Ok, in my defense it was seven years ago that I thought this was good. Still, I have read worse. And it's definitely better than the company newsletter. If you're bored. Reallly, really bored and there's no new netflix in the mailbox, your friends are all out of town, it's raining, and the cats are asleep instead of entertaining you. Five more workdays...
It was late May, but it was forty degrees fareheight and the sun was low and caused Vivian to squint, like winter in the continental states. She shivered as the chopper lifted off behind her. She'd expected snow and maybe an appropriate vehicle, but there was just lichen and moss covering the rocks and the gnarled, scarred pines. She pulled her shades on. It cut down the overall brightness, but the sun still lanced her eyes over the top of the plastic lenses. Goggles would have been more like it. The thin air made her lungs work harder, as if she'd been walking instead of having just stepped out of a warm, properly oxygenated helicopter. Once she got in a cabin, safe from wind and sun with a raoring fire at her toes she'd feel better.
A balding man walked toward her, thick and round, or maybe that was just the layers of clothes necessary. He held out his hand and she was surprised it wasn't gloved like hers. He was probably used to the cold. Vivian hoped the assignment wouldn't take long enough to acclimate her.
"Ted Cohelan." He didn't smile.
"Sarah Johnson." She squeezed his hand, hard. Neither of them averted their eyes. The sound from the leaving chopper faded. He broke the silence first.
"So, Ms. Johnson, how much are you going to tell me?"
She appreciated his straightforwardness. "Depends on how much you tell me, " she answered. The wind whistled in her ear, and he must have heard it, too.
"Camp's right over the hill," he jerked his thumb towards a rocky rise. "Why don't we talk there." She nodded and picked up her bags, and they started walking. She despised small talk and didn't even try. Cohelan didn't attempt either. She could tell he resented her presence, but it wasn't personal.The only thing he knew so far was that Uncle Sam, the biggest sponsor of Project Lupine, suddenly wanted one of their own on the Alaskan site. They reached the top of the hill and she studied her new, if temporary, residence.
"What-?" It was out of her mouth before she could stop it. The wind seem to carry her voice away, but he'd heard.
"Is there a problem?"
She stared in dismay at the graying canvas tents of the encampment There was not a single solid structure, except a few solar panels here and there.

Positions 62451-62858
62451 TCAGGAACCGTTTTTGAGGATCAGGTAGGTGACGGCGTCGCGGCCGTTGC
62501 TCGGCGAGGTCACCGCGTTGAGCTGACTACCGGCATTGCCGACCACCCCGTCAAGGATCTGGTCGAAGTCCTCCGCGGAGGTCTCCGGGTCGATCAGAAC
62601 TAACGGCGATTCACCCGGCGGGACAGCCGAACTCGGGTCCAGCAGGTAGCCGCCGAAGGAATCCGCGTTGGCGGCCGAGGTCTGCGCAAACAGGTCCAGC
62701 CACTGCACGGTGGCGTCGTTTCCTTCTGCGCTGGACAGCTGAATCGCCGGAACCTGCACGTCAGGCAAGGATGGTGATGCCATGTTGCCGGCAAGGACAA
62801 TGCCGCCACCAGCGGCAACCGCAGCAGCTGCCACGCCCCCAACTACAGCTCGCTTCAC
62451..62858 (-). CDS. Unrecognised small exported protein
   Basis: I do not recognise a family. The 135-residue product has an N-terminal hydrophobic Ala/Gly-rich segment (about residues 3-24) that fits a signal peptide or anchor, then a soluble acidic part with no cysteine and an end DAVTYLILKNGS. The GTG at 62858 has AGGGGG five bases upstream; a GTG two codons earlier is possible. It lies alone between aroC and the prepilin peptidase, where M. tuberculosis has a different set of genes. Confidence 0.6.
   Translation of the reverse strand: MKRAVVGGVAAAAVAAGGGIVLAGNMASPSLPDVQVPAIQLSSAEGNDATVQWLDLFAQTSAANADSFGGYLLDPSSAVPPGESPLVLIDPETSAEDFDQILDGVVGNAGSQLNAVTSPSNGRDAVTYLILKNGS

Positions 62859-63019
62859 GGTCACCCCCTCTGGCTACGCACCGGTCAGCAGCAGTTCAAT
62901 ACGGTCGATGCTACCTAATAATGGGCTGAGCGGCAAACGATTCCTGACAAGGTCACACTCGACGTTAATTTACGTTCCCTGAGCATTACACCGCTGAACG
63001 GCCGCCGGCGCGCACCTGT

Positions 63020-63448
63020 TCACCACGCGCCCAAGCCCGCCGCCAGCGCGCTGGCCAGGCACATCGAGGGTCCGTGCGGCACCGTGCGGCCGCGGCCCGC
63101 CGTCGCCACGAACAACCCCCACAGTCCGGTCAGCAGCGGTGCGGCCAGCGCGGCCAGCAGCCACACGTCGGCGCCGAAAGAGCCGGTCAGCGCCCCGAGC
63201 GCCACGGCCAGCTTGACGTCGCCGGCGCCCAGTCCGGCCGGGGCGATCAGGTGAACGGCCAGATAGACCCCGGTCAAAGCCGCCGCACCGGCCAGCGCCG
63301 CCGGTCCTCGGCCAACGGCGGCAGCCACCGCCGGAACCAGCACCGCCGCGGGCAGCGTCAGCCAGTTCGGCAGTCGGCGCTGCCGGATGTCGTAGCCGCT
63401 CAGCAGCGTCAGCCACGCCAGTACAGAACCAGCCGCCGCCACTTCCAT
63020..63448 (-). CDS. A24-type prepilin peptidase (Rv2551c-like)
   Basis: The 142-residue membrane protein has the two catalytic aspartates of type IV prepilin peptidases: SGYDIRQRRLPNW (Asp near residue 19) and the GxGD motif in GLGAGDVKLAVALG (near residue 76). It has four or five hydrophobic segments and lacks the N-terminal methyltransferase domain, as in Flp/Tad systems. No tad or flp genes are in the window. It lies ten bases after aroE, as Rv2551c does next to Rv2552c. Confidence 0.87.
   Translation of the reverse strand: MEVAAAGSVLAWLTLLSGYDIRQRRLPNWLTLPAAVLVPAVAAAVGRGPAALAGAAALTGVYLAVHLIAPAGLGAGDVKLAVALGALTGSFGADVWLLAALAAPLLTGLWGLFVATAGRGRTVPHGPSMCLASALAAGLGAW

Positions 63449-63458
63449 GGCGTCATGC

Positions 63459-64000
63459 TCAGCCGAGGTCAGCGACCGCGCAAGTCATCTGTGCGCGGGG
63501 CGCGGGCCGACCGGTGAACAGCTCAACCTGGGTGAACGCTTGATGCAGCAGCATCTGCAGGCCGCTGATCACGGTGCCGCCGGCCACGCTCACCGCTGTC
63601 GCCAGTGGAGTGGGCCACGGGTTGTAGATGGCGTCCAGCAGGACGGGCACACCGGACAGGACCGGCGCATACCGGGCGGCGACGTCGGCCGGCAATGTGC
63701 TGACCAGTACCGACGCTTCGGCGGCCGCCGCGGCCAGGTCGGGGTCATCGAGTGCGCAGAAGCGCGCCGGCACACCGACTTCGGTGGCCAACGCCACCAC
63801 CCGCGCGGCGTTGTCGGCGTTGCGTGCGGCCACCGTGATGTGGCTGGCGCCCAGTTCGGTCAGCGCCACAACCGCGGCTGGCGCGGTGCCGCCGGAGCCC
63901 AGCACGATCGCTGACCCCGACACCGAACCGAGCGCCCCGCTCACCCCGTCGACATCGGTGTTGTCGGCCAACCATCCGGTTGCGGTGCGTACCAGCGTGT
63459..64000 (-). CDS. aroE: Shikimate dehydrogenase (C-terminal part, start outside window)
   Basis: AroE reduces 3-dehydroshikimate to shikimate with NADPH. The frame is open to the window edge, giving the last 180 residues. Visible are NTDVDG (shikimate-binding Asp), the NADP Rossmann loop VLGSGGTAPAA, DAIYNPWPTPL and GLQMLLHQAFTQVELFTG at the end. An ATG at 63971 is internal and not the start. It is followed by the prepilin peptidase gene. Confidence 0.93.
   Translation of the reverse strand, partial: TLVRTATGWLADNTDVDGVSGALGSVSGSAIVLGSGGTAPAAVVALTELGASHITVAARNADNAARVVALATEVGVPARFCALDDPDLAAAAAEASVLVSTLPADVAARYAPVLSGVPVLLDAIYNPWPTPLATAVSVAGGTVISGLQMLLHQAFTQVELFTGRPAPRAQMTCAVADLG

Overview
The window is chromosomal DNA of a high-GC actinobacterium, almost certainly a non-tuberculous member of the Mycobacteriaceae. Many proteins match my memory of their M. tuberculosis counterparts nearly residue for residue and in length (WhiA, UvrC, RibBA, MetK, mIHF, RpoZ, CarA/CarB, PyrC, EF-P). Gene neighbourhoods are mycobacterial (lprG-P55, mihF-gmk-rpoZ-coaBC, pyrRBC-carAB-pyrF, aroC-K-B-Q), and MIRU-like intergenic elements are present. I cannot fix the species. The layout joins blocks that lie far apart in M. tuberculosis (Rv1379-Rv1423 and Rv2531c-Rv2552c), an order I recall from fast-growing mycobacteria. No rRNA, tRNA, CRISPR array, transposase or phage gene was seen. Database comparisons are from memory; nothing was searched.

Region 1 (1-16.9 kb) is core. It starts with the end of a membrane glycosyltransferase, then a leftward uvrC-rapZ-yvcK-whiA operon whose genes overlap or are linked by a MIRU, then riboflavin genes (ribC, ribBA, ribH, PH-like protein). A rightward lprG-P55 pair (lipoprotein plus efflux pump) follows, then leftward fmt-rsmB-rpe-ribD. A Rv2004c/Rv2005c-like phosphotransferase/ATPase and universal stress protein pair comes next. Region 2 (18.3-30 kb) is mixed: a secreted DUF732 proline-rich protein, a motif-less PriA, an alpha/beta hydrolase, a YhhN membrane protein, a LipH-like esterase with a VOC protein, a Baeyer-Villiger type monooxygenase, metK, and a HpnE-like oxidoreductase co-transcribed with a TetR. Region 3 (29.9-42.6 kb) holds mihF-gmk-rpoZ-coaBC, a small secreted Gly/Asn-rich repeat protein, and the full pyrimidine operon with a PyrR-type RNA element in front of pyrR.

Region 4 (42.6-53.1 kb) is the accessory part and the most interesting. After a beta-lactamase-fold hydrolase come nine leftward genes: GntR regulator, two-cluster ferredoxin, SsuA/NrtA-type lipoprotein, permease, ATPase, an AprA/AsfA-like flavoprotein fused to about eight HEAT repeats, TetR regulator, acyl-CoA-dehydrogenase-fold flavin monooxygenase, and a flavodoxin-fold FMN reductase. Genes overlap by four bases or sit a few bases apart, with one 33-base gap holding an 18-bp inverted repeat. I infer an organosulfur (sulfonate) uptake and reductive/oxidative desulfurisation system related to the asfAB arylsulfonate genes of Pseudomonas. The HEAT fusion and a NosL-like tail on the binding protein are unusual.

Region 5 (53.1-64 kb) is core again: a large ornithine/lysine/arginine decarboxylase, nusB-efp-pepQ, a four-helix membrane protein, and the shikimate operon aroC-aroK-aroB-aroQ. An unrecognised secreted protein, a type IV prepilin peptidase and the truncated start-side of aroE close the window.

"I don't suppose there's some nice cabins with plumbing and electricity over the next hill?"
"There's a town about 105 miles from here with a bed and breakfast you can stay at." He looked hopeful. She wanted to tell him that after the last few months of dodging bullets for her country she felt a picturesque cabin was owed to her, but that was classified. Besides, just as she wasn't the one he really resented, neither was he the one who had asked her here. If her superiors were the source of both Vivian's and Cohelan's ire, maybe they'd get along after all. She slung one bag over her shouder and started walking again.
"This will be fine. The tents at least cut off the win, right?" The wind made it so much colder.
He nodded, disapointed. "I'll show you yours and you can settle in. Then we'll talk."
"We'll talk now."
"I'm in charge here." Ted stopped.
"Of your team, yes. Of me, no." He started to argue, but she cut him off. "I'm not going to get in the way. I'm here to observe and ask questions." He glared at her, jaw clenched and wind ruffling the fur of his parka, and weighed her words. She gave him credit for thinking before letting anger take his tongue.
"As long as no one's taking over the project. I have some rules, though. I don't want you in the lab by yourself, or approaching the wolves by yourself." He tilted his head, eyebrows lifted in question.
"Clear." It sounded like agreement, and his shoulders loosened. That didn't mean he was going to be friendly, but at least that word seemed to settle him.
They reached the biggest tent, and it was more like a cloth cabin than a dome or triangle you might see at a campsite in Yosemite. It haad four sides and a peaked roof, and plenty of headroom. At 5'11", Vivian always noticed and appreciated headroom. Cohelan pushed a flap open and she followed him in, hand unconciously hovering at her open jacket, ready to reach for her gun. It was a habbit she had no intention of breaking.
Bleak But Beautiful by The Pioneer Woman
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